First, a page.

The 25th Independent Activities Period will be longer and academically stronger than ever before.
The IAP Guide, published last week, features 612 activities organized in a new format to make it easier for people to find activities that interest them.
IAP has been extended to a full four weeks, half a week longer than in previous years. It will run from Monday, January 9 to Friday, February 3. The extension of IAP is part of this year's new academic calendar, approved by the faculty in spring 1993.
With additional days in IAP, faculty can more easily schedule subjects of six or more units. As a result, 15 of the 26 new subjects for credit are for six or more units. These subjects include: Picosecond Lasers and Thin Films, Climate System Computer Lab, Electron Microprobe Analysis, Classics in Eastern Philosophy, Intensive French Language and Culture and Intensive German Language and Culture.
Lawrence Bacow '72, chair-elect of the faculty and a professor in Urban Studies and Planning, was an undergraduate when IAP was first introduced. He remembers the early years of IAP as "an incredible smorgasbord of activities." IAP 1995 promises to be no different. While credit subjects are being strengthened, IAP has lost none of its passion for activities distinguished by their variety, innovative spirit, and fusion of fun and learning. With 531 such activities, there will literally be something for everyone.
Searching for activities should be quicker and simpler this year. Rather than being listed under the instructors' departments, the general activities are grouped topically, with cross-listings under the departments' names. The 499 general activities are followed in the Guide by 79 credit subjects and 34 physical education offerings.
According to Marshall Hughes, program administrator of the Edgerton Center, they've "had many more calls for activities this year as a result of the Guide's new user-friendly organization. Students are finding activities better."
What makes IAP unique is the opportunity for students and staff, as well as faculty, to organize activities. One notable example is "A Brief Introduction to Law," celebrating its 25th offering. It is still taught by Dr. Jeffrey Meldman '65, now a senior lecturer in the Sloan School of Management and director of its undergraduate programs, who introduced the activity while he was a graduate student in the Department of Electrical Engineering and Computer Science in 1971.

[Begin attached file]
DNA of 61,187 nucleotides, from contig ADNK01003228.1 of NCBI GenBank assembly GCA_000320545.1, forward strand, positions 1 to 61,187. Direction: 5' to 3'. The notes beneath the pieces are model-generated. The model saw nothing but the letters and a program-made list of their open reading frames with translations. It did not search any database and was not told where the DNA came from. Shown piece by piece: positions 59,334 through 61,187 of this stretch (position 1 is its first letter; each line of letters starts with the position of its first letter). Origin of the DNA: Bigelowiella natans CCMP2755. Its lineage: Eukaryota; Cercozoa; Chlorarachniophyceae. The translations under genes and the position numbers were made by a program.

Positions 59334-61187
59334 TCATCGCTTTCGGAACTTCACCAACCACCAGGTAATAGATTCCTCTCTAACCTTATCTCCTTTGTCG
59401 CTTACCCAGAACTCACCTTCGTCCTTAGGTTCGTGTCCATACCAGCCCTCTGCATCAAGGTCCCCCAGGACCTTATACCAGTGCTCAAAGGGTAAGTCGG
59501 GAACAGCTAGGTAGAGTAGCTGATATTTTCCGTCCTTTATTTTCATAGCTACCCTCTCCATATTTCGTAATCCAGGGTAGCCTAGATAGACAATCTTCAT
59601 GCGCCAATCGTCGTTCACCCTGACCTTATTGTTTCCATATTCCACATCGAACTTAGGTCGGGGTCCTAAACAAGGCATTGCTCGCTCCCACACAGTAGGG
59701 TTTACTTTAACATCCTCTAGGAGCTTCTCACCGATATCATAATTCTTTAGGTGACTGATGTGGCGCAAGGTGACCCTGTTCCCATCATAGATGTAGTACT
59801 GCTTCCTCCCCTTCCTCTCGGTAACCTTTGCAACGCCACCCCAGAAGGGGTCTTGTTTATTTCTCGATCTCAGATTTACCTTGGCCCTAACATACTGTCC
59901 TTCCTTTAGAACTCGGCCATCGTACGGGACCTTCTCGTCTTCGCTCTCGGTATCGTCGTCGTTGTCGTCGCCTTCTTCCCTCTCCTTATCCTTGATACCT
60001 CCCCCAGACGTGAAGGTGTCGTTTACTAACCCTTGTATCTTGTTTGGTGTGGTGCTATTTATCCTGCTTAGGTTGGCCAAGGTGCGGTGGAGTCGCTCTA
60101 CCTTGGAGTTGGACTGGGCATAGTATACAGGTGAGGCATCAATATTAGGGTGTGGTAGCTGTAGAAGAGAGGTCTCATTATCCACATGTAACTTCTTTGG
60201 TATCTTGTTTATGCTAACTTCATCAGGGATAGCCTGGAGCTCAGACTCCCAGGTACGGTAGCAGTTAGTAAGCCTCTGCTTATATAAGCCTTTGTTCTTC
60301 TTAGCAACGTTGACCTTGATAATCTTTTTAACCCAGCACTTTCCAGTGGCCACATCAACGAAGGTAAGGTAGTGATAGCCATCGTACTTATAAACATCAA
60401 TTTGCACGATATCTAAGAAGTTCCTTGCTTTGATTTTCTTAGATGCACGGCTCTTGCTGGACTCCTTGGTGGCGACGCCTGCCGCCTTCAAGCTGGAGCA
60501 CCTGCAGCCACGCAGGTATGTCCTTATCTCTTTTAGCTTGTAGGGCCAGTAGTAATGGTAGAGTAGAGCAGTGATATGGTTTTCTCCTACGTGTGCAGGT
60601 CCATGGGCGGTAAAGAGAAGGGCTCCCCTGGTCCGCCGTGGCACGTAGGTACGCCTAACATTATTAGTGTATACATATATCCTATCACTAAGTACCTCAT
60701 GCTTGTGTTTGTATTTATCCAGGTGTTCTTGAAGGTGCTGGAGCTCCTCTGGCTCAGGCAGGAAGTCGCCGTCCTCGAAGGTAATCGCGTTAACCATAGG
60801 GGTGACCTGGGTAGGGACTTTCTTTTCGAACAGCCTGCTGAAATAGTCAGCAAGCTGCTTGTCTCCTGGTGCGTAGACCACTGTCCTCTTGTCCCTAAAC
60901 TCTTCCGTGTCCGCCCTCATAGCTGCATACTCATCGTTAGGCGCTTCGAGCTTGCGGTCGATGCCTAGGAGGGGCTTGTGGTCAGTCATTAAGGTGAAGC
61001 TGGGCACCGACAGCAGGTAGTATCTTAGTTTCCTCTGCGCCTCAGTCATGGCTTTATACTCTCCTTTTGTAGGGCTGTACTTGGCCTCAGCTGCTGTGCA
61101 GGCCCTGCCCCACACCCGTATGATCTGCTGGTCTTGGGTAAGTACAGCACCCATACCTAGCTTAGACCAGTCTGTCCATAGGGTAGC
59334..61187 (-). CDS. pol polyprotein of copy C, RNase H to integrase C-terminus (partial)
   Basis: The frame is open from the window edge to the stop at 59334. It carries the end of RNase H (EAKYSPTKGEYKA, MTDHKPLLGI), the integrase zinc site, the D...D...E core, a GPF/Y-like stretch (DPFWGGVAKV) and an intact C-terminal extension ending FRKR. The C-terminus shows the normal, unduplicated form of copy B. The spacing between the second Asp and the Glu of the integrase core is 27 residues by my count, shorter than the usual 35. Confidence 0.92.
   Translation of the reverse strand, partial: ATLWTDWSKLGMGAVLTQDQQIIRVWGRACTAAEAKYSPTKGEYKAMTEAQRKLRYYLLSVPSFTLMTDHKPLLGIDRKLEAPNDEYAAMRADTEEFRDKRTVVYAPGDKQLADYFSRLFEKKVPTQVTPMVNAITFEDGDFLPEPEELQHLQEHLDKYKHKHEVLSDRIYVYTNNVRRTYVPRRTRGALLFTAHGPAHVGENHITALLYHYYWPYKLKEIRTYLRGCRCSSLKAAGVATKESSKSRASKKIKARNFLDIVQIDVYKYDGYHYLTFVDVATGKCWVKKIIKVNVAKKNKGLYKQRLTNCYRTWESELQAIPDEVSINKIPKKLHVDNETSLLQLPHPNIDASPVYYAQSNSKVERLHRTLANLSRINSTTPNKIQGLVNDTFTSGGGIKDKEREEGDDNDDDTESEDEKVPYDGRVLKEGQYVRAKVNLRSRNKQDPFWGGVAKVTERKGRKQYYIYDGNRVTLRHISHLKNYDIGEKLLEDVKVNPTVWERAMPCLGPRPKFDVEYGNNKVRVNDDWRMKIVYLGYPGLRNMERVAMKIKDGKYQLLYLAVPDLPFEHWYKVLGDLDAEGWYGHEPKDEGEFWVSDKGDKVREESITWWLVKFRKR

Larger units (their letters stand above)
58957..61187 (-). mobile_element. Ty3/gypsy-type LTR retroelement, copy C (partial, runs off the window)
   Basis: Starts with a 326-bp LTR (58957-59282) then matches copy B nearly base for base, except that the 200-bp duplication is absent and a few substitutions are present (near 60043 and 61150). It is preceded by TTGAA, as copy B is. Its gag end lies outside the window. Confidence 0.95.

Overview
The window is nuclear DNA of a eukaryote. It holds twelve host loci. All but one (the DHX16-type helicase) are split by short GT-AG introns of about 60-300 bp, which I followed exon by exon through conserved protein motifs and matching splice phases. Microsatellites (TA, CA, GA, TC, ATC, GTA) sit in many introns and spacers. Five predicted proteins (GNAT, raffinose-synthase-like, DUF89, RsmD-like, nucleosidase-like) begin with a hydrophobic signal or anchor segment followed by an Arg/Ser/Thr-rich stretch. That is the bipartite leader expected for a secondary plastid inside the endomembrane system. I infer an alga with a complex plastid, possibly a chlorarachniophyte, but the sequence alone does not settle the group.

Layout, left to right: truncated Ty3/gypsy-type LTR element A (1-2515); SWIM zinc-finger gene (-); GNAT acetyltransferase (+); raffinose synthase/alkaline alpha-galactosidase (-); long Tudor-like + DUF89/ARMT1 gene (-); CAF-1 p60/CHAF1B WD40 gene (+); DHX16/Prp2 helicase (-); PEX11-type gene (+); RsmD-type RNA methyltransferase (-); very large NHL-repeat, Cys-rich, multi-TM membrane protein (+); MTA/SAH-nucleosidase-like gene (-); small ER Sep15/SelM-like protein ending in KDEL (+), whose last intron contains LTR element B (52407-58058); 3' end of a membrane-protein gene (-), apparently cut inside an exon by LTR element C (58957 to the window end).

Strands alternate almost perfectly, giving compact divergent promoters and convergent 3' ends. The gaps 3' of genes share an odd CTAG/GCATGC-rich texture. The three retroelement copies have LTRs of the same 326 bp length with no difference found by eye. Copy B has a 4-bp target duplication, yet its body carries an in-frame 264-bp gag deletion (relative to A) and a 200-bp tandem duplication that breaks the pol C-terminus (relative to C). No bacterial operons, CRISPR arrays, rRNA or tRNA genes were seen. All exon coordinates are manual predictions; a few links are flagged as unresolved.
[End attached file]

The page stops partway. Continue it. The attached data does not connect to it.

"I was delighted to have a chance as a grad student to bring a course into being and have people attend," he said. "That was a great creative opportunity and I think that is one of the great needs that IAP continues to serve."
The tradition continues this IAP, with 67 activities offered by graduate students and 60 by undergraduates. They include: Writing HTML, a Crash Course in Canadianism, the Waltz Workshop, Don't Read This!, and the 17th Annual IAP Mystery Hunt.
Other popular activities returning this year are the LEGO Robot Design Contest, the IAP Mystery Hunt, the Paper Airplane Contest, Private Pilot Ground School, Ballroom Dancing, the Math Music Recital, a Crash Course in C, Die Brucke: Bridge Building Contest, Wine Tasting, and the whole gamut of lecture series, from Aeronautics to Operations Research.
Highlights from the new activities include the return of the Concrete Canoe Contest after several years' absence and the introduction to a summer internship program in Washington DC. Other new offerings are on bonsai, bow-ties, backgammon, baseball, and beer-tasting.
One of the chief highlights of IAP 1995 will be the third annual Charm School, on Wednesday, Jan. 25, noon-4pm, when participants can visit booths in Lobbies 7 and 10 for instruction and advice on small talk, clothing style and appropriate etiquette for all occasions. This successful and entertaining activity will be bolstered by the appearance of Judith Martin, better known as Miss Manners, the nationally syndicated columnist, who will deliver the Charm School Commencement Address in Rm 10-250.
Anyone interested in joining Charm School's faculty should contact "Headmistress" Alberta Lipson, assistant dean of undergraduate academic affairs, Rm 20B-140, x3-8604, or at .
Copies of the IAP Guide and accompanying Timetable are available in the IAP Office, Rm 7-103. It can also be accessed through the Fishwrap on Athena.
A version of this article appeared in the December 14, 1994 issue of MIT Tech Talk (Volume 39, Number 15).